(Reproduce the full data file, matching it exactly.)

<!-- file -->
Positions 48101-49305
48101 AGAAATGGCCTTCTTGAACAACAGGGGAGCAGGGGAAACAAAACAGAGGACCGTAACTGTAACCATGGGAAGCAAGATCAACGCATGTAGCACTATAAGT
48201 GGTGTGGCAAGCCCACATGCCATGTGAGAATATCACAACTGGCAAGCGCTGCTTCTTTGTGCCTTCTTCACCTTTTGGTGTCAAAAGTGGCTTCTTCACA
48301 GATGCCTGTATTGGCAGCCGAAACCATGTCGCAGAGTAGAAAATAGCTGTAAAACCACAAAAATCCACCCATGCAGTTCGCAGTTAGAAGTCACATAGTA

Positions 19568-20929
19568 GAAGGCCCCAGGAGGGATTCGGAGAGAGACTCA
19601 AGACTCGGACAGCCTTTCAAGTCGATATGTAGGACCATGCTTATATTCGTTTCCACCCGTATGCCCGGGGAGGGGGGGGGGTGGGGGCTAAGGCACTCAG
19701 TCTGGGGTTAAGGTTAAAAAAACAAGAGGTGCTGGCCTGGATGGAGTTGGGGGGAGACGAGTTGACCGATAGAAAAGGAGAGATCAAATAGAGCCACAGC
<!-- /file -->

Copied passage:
Positions 48101-49305
48101 AGAAATGGCCTTCTTGAACAACAGGGGAGCAGGGGAAACAAAACAGAGGACCGTAACTGTAACCATGGGAAGCAAGATCAACGCATGTAGCACTATAAGT
48201 GGTGTGGCAAGCCCACATGCCATGTGAGAATATCACAACTGGCAAGCGCTGCTTCTTTGTGCCTTCTTCACCTTTTGGTGTCAAAAGTGGCTTCTTCACA
48301 GATGCCTGTATTGGCAGCCGAAACCATGTCGCAGAGTAGAAAATAGCTGTAAAACCACAAAAATCCACCCATGCAGTTCGCAGTTAGAAGTCACATAGTA

Positions 19568-20929
19568 GAAGGCCCCAGGAGGGATTCGGAGAGAGACTCA
19601 AGACTCGGACAGCCTTTCAAGTCGATATGTAGGACCATGCTTATATTCGTTTCCACCCGTATGCCCGGGGAGGGGGGGGGGTGGGGGCTAAGGCACTCAG
19701 TCTGGGGTTAAGGTTAAAAAAACAAGAGGTGCTGGCCTGGATGGAGTTGGGGGGAGACGAGTTGACCGATAGAAAAGGAGAGATCAAATAGAGCCACAGC